Monday, January 7, 2013
Weddings are such an amazing place to meet people and experience new things. This video begins with Kelvin's mom playing a traditional Chinese instrument, the Guzheng. It was quite the surprise for Kelvin to see this kick off the same day edit, as his mother very rarely plays. We only asked her to play for a few seconds, but she blew us away with her dedication and focus. She played an entire piece, beautifully, though she was bashful and asked me to not use the actual sound of her playing. But she had turned what I thought was just a touch of home decor into a living, breathing piece of culture.
Edith and Kelvin chose Hycroft Manor for their ceremony, truly the ideal setting for their wedding. In addition to my favourite of all ceremony settings, it features gorgeous old world rooms, with windows opening to reams of ivy. These became the background for most of the detail shots, including one of my favourite ring shots. An old window slowly opens and pushes aside the ivy, as the camera comes to rest on Edith and Kelvin's rings. A sweet and gentle ending, for a sweet and gentle couple.
Posted by Erik Andersen at 7:39 AM
Friday, January 4, 2013
Something familiar, but with a twist. That's the basic recipe for creating something interesting. Not too weird, but not too normal either. Same thing makes a fun wedding, too! I could never get tired of this industry, considering the one-of-a-kind, envelope-pushing talent I get to capture. It was awesome to capture Debut Events transforming the Four Seasons, to watch Harumi Suzuki be invisible and yet everywhere, and to watch Steve Bebb get the most out of a photo shoot that was cut short.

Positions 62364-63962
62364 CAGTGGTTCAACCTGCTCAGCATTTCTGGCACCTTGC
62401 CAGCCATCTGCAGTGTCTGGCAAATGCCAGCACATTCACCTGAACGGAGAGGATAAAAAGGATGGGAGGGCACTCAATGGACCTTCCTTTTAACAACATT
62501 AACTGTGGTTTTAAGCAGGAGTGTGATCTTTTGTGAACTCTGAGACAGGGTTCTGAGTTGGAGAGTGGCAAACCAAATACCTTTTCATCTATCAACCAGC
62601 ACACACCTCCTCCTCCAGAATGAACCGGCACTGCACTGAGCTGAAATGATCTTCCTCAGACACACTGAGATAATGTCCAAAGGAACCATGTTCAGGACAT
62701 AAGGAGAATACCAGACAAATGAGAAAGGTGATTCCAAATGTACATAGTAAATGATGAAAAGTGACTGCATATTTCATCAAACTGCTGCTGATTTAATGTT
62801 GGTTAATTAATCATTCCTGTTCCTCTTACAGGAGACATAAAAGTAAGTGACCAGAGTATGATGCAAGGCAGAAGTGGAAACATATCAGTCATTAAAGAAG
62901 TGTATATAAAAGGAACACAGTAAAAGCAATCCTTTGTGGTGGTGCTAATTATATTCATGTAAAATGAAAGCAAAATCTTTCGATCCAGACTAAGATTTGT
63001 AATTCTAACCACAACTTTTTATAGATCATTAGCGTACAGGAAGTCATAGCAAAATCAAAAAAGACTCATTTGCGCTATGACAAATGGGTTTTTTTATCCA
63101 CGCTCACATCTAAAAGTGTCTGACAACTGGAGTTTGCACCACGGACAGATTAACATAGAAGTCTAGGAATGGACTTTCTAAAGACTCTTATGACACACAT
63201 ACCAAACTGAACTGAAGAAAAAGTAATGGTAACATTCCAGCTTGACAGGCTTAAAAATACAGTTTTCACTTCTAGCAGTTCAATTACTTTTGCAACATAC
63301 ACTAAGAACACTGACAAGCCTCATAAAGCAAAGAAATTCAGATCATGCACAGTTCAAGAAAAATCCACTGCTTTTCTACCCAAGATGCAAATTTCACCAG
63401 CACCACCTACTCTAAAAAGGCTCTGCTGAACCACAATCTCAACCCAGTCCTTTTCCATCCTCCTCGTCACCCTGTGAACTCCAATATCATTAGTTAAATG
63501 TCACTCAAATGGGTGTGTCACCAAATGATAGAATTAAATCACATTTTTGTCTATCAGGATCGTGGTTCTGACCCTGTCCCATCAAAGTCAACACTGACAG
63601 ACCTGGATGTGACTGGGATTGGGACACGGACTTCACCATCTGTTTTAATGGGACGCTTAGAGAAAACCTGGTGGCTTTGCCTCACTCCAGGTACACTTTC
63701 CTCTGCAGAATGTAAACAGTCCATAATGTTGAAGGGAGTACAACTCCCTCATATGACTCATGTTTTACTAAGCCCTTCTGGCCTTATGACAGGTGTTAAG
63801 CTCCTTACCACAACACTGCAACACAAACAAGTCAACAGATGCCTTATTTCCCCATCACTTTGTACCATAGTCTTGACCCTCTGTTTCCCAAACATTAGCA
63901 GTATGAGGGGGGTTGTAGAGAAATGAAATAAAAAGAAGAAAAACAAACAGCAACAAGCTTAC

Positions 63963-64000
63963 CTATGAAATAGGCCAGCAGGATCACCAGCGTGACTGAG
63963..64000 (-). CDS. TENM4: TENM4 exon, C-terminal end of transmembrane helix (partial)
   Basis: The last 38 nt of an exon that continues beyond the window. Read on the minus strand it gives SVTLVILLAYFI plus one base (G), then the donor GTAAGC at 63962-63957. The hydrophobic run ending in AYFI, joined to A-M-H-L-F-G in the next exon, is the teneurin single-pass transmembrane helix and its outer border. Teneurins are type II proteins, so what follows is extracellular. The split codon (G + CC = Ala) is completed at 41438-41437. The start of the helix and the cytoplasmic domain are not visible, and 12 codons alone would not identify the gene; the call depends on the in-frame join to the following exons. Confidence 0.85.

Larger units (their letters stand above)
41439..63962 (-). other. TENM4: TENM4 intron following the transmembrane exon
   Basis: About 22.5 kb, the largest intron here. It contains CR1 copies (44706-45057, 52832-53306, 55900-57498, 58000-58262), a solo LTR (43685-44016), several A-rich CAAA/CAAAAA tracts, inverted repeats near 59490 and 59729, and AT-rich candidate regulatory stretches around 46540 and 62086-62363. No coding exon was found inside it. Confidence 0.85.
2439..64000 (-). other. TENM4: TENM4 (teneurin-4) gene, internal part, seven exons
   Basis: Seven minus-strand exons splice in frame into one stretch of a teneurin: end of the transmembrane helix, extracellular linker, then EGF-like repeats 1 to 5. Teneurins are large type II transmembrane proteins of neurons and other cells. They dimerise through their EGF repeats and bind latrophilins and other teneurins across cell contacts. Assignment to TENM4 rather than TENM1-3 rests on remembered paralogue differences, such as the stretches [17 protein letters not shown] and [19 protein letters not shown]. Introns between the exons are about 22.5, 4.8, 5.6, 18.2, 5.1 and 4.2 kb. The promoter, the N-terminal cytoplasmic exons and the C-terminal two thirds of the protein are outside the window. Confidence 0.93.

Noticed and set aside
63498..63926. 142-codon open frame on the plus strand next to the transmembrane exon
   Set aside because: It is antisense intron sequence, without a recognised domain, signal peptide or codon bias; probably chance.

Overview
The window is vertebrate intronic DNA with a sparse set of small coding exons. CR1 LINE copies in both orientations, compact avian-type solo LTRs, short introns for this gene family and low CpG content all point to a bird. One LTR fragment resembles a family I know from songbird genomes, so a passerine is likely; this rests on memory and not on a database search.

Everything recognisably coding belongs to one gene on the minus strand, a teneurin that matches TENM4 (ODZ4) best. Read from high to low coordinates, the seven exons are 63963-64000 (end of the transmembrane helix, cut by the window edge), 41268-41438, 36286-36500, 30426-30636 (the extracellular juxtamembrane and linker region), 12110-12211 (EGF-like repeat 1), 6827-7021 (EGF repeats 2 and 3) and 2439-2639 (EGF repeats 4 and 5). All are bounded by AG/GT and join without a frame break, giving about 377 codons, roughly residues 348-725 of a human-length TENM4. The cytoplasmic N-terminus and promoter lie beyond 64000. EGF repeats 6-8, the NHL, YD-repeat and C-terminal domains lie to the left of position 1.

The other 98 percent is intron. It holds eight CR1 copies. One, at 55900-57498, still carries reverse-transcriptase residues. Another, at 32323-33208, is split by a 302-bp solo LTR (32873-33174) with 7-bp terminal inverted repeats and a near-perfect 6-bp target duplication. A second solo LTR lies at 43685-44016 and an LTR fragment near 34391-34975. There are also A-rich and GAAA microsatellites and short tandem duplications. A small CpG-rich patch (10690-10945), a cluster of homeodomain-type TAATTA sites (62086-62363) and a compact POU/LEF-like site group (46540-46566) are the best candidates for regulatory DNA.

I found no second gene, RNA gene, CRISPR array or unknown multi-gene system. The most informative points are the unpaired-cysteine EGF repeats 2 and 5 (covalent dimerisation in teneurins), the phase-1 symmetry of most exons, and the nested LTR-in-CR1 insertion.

Dorothy and Ken definitely have a twist! Theirs is a very unique relationship, extremely humorous and, even more so, sarcastic. On the surface it's hard to see any romance... but of course it's there, as is very deep emotion. The point is, they do not try to blend in. It takes courage to be yourself, to not care what people think, and Dorothy and Ken have courage to spare.
The morning was chaotic. No, actually it was crazy. I don't understand Chinese but based on Sofia's doubling over with laughter, there was some super funny stuff going on. I did pick up on the "perfect man" joke involving an oversized sausage that was prominently displayed to everyone's approval on a plate of crackers and cheese. No, it was not the standard bridal prep. It was also interesting to see the father of the bride show that it's never too late to be gangsta.
As a videographer, I like to keep evolving. In this video and several from this year, I've tried to shoot footage that is not as polished, on purpose. Footage that feels raw gives the video a more unpredictable feeling, as though you are watching something that is happening NOW rather than something perfectly packaged and served up like a frozen slice of prettiness. I'm not sure if what I'm trying to do comes across; that I'm intentionally including "flaws", and if I should allow this to be a bigger part of my style. It takes courage to be yourself, for sure.
Posted by Erik Andersen at 2:28 PM